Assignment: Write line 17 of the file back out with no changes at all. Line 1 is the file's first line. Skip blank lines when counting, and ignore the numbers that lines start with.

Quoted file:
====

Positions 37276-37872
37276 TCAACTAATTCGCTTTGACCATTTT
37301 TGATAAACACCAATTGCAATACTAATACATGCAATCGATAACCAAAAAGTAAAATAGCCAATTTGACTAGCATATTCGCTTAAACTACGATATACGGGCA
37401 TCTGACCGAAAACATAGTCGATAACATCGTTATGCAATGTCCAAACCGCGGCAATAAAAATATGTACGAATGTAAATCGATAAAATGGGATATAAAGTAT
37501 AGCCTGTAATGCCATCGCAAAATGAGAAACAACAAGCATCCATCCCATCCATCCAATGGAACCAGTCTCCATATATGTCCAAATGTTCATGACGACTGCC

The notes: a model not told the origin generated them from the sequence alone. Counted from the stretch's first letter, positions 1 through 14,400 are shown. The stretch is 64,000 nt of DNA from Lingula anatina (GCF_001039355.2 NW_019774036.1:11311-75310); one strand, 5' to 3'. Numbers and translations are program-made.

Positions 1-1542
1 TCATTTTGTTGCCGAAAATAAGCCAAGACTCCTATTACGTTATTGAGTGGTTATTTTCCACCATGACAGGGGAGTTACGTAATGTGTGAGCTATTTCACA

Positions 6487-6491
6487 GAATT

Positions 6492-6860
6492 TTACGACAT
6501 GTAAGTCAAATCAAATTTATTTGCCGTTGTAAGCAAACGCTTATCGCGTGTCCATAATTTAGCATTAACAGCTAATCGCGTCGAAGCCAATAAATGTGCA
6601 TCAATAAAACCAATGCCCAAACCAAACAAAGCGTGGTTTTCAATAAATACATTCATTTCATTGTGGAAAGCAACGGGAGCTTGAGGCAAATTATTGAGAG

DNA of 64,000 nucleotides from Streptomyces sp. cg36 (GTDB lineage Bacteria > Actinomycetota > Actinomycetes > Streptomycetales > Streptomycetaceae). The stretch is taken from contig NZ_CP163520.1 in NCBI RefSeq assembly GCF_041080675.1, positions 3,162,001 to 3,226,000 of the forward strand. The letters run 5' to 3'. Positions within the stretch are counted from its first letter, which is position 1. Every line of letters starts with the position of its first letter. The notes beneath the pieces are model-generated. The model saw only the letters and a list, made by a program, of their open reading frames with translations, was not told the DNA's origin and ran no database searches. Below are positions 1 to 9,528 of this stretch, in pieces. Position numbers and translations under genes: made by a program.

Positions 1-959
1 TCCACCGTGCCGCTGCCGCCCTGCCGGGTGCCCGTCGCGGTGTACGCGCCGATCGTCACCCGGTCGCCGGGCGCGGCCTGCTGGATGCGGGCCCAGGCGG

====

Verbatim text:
1 TCCACCGTGCCGCTGCCGCCCTGCCGGGTGCCCGTCGCGGTGTACGCGCCGATCGTCACCCGGTCGCCGGGCGCGGCCTGCTGGATGCGGGCCCAGGCGG